Frank Mitloehner

2006 Award for Excellence in Research

Perhaps Frank Mitloehner was, as one recommender says, “in the right place at the right time.” But this young scientist’s extraordinarily rapid development of a focused and well-funded research program derives more from acute, skeptical analysis of accepted premises; innovative, rigorous scientific methods; use and design of state-of-the-art technology; the leadership skills to create the research facilities and collaborative teams, and the communications skills to raise grants and disseminate his findings through scientific journals, conferences, and the popular press.

With a Ph.D. from Texas Tech University in 2000, Mitloehner began working at UC Davis in January 2002 as a cooperative extension specialist. An expert in the environmental management of livestock, he aimed to improve California’s air quality by determining the causes and limiting the formation of harmful air pollutants. When the Clean Air Act eradicated agriculture’s exemption from emission control regulations in 2003, the San Joaquin Valley was renowned for the worst air quality in the nation and regulatory agencies targeted the dairy industry as a major source of smog-forming gases.

After determining that efforts to establish emissions controls for dairies relied on ancient and often indefensible data, Mitloehner developed unique facilities and new equipment to make precise, complex measurements. He built temperature-controlled, dirt-floored, domed structures designed to simulate drylot corral conditions. These bovine bio-bubbles permit precise measurement of ammonia, dust, and volatile organic compounds (VOCs), distinguishing those produced by cattle, feed, and wastes. He collaborated with other scientists to design, develop, and field-test a laser-based ammonia analyzer for agricultural emissions and applied novel analytical technology (proton transfer reaction mass spectrometer) to measure hundreds of gaseous organic compounds.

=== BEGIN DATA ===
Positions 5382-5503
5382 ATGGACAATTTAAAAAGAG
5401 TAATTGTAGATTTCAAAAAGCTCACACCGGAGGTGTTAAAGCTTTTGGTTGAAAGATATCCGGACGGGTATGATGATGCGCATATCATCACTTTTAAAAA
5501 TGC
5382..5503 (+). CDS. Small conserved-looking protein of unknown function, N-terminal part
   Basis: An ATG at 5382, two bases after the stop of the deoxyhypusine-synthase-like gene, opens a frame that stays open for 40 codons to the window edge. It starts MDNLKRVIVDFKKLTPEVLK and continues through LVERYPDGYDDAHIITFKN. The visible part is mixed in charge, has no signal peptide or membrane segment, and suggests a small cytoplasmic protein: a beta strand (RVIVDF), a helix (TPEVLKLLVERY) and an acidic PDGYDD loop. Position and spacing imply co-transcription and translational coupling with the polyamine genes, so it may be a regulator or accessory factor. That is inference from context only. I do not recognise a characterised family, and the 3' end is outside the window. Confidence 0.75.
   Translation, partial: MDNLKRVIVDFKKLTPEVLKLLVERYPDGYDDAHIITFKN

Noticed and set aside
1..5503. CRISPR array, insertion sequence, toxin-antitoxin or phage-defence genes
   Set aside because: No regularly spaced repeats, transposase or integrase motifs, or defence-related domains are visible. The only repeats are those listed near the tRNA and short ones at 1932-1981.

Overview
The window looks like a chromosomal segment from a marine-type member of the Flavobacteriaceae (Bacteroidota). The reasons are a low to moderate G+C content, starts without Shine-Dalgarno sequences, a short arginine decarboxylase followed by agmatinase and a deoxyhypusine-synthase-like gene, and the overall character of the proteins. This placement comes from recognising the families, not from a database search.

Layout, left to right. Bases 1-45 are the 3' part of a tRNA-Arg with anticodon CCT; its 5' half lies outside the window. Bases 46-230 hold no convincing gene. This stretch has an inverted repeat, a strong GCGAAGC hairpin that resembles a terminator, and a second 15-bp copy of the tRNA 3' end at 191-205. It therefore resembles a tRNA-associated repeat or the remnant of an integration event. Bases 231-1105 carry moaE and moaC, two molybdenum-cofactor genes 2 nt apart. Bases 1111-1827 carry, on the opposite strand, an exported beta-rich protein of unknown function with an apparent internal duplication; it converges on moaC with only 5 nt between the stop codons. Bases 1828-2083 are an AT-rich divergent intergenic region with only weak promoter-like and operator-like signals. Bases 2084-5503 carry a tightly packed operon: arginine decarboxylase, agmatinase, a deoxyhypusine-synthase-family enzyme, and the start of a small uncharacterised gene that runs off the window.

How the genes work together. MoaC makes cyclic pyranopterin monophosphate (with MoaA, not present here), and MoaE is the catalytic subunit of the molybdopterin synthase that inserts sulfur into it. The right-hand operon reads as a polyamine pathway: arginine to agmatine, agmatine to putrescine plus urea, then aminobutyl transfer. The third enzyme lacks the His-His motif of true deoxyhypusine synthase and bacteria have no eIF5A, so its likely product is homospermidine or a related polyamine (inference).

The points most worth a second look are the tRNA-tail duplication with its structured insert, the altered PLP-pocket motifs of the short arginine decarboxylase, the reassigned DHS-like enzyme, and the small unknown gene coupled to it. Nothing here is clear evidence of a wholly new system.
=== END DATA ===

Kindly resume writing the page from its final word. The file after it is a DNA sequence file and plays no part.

In a contentious field with high economic and environmental stakes, Mitloehner’s meticuous methodology has produced objective, reliable results useful to producers and regulators alike. His research has shown that feeding dairy cows less crude protein dramatically reduces harmful nitrogen emissions, without compromising milk production. Another study proved that a regulatory focus on manure lagoons was misplaced: in fact, cow belching, fermented feed, and fresh waste contribute more significantly to smog-production from dairies than waste storage.

To fund this innovative work, Mitloehner has secured $2.1 million in research grants as Principal Investigator and another $300,000 as co-P.I. from agencies such as the U.S. Department of Agriculture, the Environmental Protection Agency, the California State Water Resources Board, the California Energy Commission, and the California Air Resources Board.

Mitloehner and his collaborators have published more than a dozen peer-reviewed articles in the last five years, in leading journals such as Journal of Animal Science, Applied and Environmental Microbiology, and Measurement Science and Technology. He has also delivered more than 70 invited presentations, to industry groups, environmental groups, regulatory agencies, national committees, and research universities, and delivered papers at two dozen academic conferences on air quality, environmental management, animal science, and agricultural engineering. More than 70 articles have reported his results to the popular press.

Mitloehner’s landmark findings have shifted the focus of regulatory agencies and producers from waste management to more effective techniques of reducing emissions through improved cow housing and feed management. His research has tremendous environmental and financial implications and tangible impacts on the health and well-being of Californians.